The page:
‘The Scandinavian Church’

It is both sacred and historic in so many ways

By Jaix Chaix

The “Scandinavian M. E. Church” at 203 Fifth Ave. W. is a landmark of tremendous significance – well beyond just being “some old church” or long-time thrift store.

The church is indeed a testament to the Scandinavian immigrants who played critical roles in the founding of the Flathead Valley. The congregation was originally known as “Den Norske-Evangolisk Lutherske Menigned av Flathead.” It was chartered on Jan. 27, 1895 by a dozen pioneer (Norwegian) immigrants: H.O. Christiansen, John Foss, Ole Grinde, Lars Johnson, Andrew Pederson, Christian Prestbye, Arndt Nordtome, Mens Nordtome, Robert Nordtome, Andrew Sneen, Eric Sortome, and Rasmus O. Wollan (their names alone are legacies that reach far and wide throughout the valley).

Later that year, The Kalispell Townsite Company donated a lot. And with some $350, the congregation laid the cornerstone for the church in December of 1895, where it has remained ever since. Like many Scandinavian immigrants who came to the Flathead Valley, the founders and other members of the congregation were able farmers and timberjacks, and also accomplished carpenters and tradesmen. And they built the church in their spare time.

In fact, founder Lars Johnson was the contractor for building Central School the year before. Johnson likely did his share of hand-sawing and hammer-swinging in helping to build the church, as did his fellow Norwegian-born immigrant and co-founder Robert Nordtome, who served as the lead carpenter and architect. Incidentally, Nordtome had 10 children, including his son Andy, who relocated the family dairy business just beyond the shadow of the church steeple at 245 Fifth Ave W. in 1922. Indeed, there was plenty of room for cows and a creamery, as the area remained quite rural back then.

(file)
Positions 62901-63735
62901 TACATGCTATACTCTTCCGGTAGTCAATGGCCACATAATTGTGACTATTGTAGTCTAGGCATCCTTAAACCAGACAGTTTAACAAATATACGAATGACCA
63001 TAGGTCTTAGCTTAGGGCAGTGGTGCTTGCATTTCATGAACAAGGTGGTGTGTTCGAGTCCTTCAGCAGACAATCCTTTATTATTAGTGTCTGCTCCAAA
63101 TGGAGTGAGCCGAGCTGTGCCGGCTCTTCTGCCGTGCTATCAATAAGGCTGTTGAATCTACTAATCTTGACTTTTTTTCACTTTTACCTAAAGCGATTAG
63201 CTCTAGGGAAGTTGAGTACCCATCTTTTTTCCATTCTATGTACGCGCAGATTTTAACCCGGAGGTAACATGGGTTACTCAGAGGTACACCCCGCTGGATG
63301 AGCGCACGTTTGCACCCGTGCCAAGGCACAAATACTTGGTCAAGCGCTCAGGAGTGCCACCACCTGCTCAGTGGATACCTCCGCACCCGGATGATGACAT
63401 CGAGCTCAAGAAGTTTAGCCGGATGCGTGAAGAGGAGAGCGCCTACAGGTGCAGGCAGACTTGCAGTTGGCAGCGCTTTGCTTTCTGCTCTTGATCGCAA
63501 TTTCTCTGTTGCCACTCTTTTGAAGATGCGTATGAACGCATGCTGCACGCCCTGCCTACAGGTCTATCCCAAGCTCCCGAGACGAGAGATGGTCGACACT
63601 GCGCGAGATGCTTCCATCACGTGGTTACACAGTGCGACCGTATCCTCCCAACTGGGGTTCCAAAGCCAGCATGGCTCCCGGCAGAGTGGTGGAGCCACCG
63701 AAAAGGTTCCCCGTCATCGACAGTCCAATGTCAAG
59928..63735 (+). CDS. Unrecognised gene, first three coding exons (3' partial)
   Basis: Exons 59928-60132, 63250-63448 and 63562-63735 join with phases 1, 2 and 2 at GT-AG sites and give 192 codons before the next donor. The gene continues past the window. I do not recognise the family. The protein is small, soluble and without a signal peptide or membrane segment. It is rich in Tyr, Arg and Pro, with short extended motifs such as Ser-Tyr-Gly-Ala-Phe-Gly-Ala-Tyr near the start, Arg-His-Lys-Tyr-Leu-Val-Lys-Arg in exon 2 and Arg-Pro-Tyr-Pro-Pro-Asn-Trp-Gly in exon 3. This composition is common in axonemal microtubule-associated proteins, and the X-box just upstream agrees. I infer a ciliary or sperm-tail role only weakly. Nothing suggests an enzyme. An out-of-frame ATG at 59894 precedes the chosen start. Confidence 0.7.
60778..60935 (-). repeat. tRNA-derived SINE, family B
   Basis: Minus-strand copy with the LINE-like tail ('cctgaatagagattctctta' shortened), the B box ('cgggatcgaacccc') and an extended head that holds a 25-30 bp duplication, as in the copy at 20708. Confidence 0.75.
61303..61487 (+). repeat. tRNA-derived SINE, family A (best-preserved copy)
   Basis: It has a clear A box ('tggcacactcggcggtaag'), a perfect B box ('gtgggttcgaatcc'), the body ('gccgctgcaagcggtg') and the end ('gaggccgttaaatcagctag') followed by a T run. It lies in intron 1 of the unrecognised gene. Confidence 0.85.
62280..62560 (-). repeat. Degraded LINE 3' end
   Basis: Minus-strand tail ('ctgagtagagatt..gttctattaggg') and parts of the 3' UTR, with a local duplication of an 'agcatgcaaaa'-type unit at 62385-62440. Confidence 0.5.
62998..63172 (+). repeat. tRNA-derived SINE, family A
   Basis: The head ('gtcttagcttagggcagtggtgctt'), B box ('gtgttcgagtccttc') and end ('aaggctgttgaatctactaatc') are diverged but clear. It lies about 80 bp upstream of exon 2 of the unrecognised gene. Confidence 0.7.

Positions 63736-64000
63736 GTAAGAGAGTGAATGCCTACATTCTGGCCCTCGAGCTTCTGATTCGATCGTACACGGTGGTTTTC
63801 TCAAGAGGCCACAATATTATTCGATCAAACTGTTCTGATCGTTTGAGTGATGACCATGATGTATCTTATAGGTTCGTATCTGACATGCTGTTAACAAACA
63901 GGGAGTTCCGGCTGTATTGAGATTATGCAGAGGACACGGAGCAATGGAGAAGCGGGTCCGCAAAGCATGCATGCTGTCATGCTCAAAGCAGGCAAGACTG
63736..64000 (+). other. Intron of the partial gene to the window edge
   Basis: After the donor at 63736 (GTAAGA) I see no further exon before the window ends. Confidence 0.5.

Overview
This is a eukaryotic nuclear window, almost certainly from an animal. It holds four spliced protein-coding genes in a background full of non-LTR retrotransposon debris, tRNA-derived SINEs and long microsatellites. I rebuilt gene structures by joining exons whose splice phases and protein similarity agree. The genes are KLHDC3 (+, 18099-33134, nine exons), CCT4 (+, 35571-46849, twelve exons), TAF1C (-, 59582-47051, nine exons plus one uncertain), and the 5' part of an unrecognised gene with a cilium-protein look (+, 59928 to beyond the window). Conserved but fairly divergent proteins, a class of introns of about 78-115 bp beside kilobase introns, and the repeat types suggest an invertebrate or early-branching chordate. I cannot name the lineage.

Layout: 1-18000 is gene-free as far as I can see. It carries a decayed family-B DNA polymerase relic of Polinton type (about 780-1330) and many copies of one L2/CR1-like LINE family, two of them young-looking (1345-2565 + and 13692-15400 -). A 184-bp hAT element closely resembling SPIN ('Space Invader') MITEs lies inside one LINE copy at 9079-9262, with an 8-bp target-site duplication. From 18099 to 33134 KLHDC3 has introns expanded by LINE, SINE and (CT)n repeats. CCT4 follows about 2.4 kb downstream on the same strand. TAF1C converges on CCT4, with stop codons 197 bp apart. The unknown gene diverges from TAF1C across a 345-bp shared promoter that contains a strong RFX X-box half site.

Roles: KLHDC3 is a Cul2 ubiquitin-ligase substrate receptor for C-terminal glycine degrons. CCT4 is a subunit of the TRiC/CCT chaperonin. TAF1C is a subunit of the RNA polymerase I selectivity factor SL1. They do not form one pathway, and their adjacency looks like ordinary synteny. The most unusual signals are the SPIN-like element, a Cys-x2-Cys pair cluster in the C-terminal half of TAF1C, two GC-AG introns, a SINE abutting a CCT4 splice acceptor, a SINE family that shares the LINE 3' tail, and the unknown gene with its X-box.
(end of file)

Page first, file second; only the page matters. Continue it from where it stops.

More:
Once the building was completed, Norwegians and other Scandinavian immigrants (from Denmark, Sweden, and later Finland) gathered at the church to share their faith and keep their language and customs alive. Indeed, the “Folkekalendar” (social calendar) was quite full, and the church was a revered place where many early immigrants shared much in common — beyond liturgy, lutefisk, and lefse.

While it may be hard to imagine (especially considering the rock-concert-like events of some modern-day fellowships), parishioners came here to worship above whispers in their mother-tongue, the dim of oil lamps, and the crackle of a wood-burning stove (perhaps interrupted now and then by an ornery horse at the hitching post outside).

And for more than 40 years, church services were held in Norwegian, until the church became officially known as the Westside Methodist Church, and services were then held exclusively in English in 1939. Since then, many cultural traditions have faded. And so too have many of the structural elements and symbols of the church as well.

For example, in 1957, the Salvation Army purchased the building and converted it to a thrift shop. Shortly thereafter, the steeple was dismantled (it once stood at the current front entrance). And while the thrift shop business changed hands in 1989, the church is on track to having served customers longer than it has parishioners.

Nonetheless, it remains unmistakably a church. And the narrow, pointed windows and bracketed eaves still nod to the original Late Gothic Revival style of the building (as commonly rendered in the Northwest, that is). And perhaps most importantly, we can fortunately still appreciate the church today, as only a handful of wood-framed churches built before the 1900 remain (most are falling apart or beyond dilapidation).

So the next time you pass by (or go looking for a thrift-shop bargain), be sure to appreciate the “Old Scandinavian Church” as it is both sacred and historic in so many ways.

You can register for Jaix’s “Historic Homes of Kalispell” course and trolley tour at FVCC on May 9 at fvcc.edu or (406) 756-3832.

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